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hypnosis and hypnotherapy for hay fever sufferers

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How hypnosis could spell the end of hay-fever


Hay fever suffering continues

The sun has been shining in the UK and we have been enjoying such wonderful weather that for many the thoughts of the bad winter have been banished into the distant past.

There is one blot on the landscape though and that is the prospect of hay fever and the itchy eyes and runny noses that it causes for millions of people. As a child I didn't suffer any of these effects but like many they seem to have come on in bounds over the years. I am lucky in that I do not suffer badly from hay fever but I do find myself with those itchy eyes that no one really wants and blowing my nose into more tissues than normal.

You may be surprised to hear that hypnosis has been used to help people overcome these problems in a clinical trial. A Swiss team at Basle University worked with sixty six people who have hay-fever and using hypnosis they found it helped them alleviate symptoms such as runny nose.

 A control group of the volunteers also took their regular anti-hay-fever drugs, but the effect of hypnosis appeared to be additive and reduced the doses they needed to take.

The findings of the study have been published in the medical journal Psychotherapy and Psychosomatics.

This was a two year study and during the first year, some of the volunteers with hay-fever were taught and asked to regularly practise hypnosis as well as take their usual allergy medicine. They were then given a training  course which consisted of one two-hour session with an experienced hypnotherapy trainer.

The remaining volunteers had no other treatment apart from their normal allergy medication. A year into the study, the researchers found that the volunteers who had been using self-hypnosis reported fewer symptoms related to hay-fever than their fellow volunteers.

The study then continued for a second year, during which the researchers taught the remaining volunteers how to use hypnosis to help cope with the symptoms. By the end of this second year, these volunteers also reported a marked improvement in their hay-fever symptoms.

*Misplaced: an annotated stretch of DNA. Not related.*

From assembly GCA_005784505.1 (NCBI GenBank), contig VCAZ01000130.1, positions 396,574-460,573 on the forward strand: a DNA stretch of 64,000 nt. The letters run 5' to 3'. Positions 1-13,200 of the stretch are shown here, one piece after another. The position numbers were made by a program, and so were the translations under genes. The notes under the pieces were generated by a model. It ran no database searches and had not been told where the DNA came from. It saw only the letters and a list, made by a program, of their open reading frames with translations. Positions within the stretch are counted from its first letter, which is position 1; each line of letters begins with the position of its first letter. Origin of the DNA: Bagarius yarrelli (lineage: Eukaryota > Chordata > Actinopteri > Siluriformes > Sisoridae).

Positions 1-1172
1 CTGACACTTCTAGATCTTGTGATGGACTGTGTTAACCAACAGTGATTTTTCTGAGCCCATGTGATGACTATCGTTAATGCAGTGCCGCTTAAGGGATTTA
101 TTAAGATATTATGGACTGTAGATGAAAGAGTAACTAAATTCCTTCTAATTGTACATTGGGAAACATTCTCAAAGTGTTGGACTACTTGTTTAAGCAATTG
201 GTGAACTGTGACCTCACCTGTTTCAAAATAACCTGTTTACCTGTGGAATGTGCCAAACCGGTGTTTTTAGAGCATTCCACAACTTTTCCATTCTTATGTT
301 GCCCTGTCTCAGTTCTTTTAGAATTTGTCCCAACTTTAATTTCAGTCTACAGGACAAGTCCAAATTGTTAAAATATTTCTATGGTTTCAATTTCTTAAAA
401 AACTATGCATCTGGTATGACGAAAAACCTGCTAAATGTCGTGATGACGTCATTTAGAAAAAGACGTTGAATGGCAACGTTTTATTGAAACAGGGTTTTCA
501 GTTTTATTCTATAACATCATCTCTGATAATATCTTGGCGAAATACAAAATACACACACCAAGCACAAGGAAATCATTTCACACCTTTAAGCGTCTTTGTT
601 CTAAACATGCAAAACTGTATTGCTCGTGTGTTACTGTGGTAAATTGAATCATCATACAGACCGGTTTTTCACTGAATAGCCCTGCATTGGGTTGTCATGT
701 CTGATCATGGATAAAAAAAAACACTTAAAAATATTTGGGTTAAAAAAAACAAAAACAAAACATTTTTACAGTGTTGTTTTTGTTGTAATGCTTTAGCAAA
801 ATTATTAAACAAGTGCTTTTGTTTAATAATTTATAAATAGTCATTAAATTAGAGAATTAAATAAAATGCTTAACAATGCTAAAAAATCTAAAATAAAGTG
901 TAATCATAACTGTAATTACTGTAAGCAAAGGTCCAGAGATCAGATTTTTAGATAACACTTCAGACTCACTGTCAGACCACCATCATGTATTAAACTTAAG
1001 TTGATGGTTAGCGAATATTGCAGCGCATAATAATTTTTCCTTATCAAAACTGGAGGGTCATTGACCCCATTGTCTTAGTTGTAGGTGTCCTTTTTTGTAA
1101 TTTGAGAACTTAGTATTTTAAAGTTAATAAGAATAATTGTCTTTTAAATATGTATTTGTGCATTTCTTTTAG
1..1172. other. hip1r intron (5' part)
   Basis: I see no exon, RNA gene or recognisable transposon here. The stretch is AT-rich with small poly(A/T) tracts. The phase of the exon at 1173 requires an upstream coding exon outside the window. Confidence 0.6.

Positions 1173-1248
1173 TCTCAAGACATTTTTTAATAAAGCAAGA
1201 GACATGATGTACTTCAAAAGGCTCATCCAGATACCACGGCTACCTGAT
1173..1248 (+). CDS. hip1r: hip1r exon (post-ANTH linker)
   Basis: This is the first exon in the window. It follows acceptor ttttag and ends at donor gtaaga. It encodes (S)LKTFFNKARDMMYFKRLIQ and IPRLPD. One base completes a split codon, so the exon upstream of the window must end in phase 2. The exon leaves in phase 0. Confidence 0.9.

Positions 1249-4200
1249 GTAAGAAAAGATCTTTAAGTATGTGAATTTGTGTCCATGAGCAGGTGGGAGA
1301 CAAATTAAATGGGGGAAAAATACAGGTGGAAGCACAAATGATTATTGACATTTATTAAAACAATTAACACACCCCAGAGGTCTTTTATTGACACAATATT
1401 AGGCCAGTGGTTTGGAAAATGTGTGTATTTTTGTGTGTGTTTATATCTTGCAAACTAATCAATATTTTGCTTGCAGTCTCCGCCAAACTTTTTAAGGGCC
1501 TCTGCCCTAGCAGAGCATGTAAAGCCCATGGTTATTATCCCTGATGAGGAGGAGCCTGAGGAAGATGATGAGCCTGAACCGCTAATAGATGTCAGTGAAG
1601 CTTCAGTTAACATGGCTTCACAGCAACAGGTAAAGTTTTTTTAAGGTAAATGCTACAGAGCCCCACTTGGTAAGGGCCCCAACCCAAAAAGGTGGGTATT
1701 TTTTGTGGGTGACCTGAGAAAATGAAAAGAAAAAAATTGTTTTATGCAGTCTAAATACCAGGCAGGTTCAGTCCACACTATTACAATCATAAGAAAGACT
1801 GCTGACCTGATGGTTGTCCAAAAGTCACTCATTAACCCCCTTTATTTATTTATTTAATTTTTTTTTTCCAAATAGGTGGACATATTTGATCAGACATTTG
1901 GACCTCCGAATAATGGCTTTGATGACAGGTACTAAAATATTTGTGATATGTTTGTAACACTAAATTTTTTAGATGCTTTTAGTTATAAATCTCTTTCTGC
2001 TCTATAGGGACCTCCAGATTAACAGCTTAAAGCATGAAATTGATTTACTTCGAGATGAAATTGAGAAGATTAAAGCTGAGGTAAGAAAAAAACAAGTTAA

Although the improvement in symptoms was not statistically significant and, therefore, could have been down to chance alone, the researchers also found that the volunteers had cut down on the amount of hay-fever medication they used after learning self-hypnosis.

Using a machine that measured how forcefully a person could exhale through their nose, Professor Wolf Langewitz and his team found that the hypnotherapy sessions were helping to improve participants nasal airflow, even when the volunteers were exposed to things that triggered their hay-fever, such as pollen and grass.

Professor Langewitz reported: "While our findings are not a definite answer, this simple intervention is worth investigating further. It is cheap and only takes a couple of hours to teach."

One well known Doctor who is working hard on studies to show how effective hypnotherapy can be is Dr Peter Whorwell from Wythenshawe Hospital in Manchester. He uses hypnotherapy to help treat people suffering from irritable bowel syndrome, with a great success rate. He said that some of his own patients who also had hay-fever had commented to him that their noses were less runny after hypnotherapy sessions.

 "It is known that you can alter blood flow with hypnosis. Hypnosis has been used for a variety of medical conditions, including asthma, eczema and migraines. It's definitely an area that is worth researching."

We know well that we can alter physical properties with hypnosis and hypnotherapy so I certainly think that this warrants more study.

In the future perhaps we can all wave goodbye to the seasonal horror of hay fever.

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